In the preferred apparatus of FIG. 1, there is also a pressure adjustment control knob 30. Such a feature allows adjustment of the minimum pressure which must be sensed by the pressure sensor to prevent the alarm circuit to be energized. Such pressure adjustability normally will be between about 5 cm to about 60 cm H.sub.2 O. However, other upper and lower limits may be also incorporated into such an apparatus.
In the schematic diagram shown in FIG. 2, the pressure sensing feature is shown including the tubing 31 connected to the ventilator circuit and adapter 33 to which is connected tubing portions 34 and 37 for communicating with pressure sensing switch 10. The adjustable pressure sensing feature includes adjustment knob 30 which controls rotatable cam 42 against which rests movable plate 44 for touching plate 46 to close an electrical circuit. Moreover, diaphragm 38 expands by ventilator pressure via tubing 35 to urge plate 46 to make contact with the plate 44 to further prevent the alarm condition. When the circuit is closed, the alarm condition is prevented because the circuit between plates 44 and 46 is wired to pressure switch 10. The circuit will remain closed as long as there is sufficient ventilator pressure to cause the diaphragm to expand and force contact between the two plates 44 and 46. However, once ventilator pressure is below the selected minimum, the plates will no longer contact due to insufficient diaphragm inflation, thus opening the circuit at which time an alarm condition will begin as the timer circuit is actuated. If the minimum pressure is not sensed by the pressure switch during the time delay period, the alarm latch will actuate the alarms.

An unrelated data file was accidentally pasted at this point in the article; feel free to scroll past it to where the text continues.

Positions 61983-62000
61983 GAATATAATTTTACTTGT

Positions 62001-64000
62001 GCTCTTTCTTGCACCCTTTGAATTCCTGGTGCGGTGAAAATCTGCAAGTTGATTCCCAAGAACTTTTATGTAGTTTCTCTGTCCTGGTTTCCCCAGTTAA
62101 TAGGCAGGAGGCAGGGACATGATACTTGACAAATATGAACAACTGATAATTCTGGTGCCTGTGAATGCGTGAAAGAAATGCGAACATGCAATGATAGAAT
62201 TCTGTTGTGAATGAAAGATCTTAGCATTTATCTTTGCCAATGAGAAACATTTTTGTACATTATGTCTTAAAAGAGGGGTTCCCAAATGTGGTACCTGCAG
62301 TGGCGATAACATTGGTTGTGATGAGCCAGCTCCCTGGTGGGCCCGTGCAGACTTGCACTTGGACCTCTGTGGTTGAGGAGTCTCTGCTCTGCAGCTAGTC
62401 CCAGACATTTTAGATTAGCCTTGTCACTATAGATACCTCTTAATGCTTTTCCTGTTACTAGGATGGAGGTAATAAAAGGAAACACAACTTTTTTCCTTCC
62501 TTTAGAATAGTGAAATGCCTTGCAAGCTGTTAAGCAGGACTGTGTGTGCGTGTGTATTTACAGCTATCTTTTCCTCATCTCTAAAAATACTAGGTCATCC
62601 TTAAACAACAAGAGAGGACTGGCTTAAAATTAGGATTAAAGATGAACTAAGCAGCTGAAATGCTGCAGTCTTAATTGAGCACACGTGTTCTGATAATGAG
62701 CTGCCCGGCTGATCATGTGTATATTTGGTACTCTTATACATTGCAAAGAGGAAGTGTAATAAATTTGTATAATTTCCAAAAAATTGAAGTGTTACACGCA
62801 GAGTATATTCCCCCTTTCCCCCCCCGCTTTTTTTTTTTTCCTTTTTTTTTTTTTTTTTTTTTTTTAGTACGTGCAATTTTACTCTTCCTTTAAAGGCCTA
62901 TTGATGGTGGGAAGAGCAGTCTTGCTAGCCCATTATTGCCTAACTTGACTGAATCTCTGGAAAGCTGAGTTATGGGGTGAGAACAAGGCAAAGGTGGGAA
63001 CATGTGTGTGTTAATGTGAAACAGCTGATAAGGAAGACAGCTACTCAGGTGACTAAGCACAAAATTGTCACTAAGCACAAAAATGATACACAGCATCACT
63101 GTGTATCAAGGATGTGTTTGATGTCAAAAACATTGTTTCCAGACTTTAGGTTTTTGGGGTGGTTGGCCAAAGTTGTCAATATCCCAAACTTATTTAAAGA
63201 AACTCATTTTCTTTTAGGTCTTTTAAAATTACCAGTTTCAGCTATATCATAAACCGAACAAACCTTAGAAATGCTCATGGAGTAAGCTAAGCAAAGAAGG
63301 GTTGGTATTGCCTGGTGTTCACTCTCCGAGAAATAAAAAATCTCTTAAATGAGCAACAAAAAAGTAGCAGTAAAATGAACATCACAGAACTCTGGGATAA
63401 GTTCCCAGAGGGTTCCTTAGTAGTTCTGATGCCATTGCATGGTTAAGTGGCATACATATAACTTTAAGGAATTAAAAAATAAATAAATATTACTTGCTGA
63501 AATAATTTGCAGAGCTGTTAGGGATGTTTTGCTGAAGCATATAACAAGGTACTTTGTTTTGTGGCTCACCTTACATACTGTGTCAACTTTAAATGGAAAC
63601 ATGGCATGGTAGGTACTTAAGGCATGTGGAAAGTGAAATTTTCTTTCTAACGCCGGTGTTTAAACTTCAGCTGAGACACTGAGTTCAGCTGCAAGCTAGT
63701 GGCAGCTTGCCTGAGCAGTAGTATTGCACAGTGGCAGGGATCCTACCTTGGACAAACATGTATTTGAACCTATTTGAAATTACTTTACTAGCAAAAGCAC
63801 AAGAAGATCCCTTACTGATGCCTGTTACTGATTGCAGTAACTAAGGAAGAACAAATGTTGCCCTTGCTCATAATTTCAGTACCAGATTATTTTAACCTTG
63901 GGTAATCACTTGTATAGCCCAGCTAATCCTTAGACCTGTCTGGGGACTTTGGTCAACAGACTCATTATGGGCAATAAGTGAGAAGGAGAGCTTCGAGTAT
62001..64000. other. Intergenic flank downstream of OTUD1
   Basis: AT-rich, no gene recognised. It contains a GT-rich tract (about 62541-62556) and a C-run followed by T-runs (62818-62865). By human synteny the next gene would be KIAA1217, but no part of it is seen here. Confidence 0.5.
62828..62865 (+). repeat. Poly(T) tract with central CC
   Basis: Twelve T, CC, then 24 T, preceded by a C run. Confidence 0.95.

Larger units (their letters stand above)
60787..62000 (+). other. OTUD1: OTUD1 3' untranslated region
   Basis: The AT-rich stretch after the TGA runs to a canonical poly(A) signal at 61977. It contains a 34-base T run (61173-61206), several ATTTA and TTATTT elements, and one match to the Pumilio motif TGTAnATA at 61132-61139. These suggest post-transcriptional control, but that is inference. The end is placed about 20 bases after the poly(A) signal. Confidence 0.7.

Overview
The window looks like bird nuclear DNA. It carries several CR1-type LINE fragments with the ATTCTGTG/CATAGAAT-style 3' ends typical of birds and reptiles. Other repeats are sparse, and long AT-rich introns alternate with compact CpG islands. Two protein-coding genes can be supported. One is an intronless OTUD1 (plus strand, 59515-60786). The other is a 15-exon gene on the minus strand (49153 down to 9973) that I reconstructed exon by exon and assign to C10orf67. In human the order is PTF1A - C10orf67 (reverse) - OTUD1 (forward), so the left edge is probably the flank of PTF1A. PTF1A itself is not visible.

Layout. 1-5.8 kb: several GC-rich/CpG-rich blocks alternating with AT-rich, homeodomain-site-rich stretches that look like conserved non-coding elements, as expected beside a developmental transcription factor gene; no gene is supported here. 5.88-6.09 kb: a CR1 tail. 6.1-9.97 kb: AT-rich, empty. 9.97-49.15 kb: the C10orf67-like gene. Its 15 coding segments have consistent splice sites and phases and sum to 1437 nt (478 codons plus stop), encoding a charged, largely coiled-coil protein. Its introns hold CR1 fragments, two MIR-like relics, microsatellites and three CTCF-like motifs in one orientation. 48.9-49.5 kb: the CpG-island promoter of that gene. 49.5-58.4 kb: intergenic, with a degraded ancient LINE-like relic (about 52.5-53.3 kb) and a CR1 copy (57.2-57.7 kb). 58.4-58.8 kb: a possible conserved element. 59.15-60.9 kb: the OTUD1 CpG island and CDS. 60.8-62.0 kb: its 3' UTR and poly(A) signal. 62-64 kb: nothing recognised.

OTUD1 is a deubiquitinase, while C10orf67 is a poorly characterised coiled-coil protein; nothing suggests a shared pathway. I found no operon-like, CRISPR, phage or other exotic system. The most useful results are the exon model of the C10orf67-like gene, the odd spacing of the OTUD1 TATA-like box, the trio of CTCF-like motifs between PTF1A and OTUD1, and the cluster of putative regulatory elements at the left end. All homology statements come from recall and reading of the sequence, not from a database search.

The combination of the pressure switch 10 and on/off memory device 14 and on/off switch 12 are unique to the apparatus of the invention. These components and their connecting circuitry are shown in detail in FIG. 3. The apparatus may be turned on manually by an operator simply touching on/off switch 12. The on/off memory component comprises a logic circuit 14 cooperating with the pressure sensing switch 10 and is set to the "on" condition whenever any pressure is sensed by the pressure sensing switch in response to pressure in the ventilator circuit via tubing 31 and 34. This feature thus provides for operation of the apparatus independent of the on/off switch actuation. Thus, the device will function immediately when the ventilator which it is monitoring is operated without requiring an operator to switch the monitor and alarm apparatus "on". Battery 18 energizes the memory logic circuit 14 and regulator 16 in the "on" condition at all times while allowing the remainder of the apparatus components to "sleep" thereby substantially lowering unnecessary energy drain from the battery. The remaining components of the apparatus shown including the low battery circuit, audio/visual oscillator, low battery lamp driver, audio alarm switch, audio alarm delay circuit, alarm lamp driver, beeper flash oscillator, breath lamp driver and audio alarm driver are known features and components of such a ventilator monitor alarm apparatus and are shown in the electronic schematic of FIG. 3.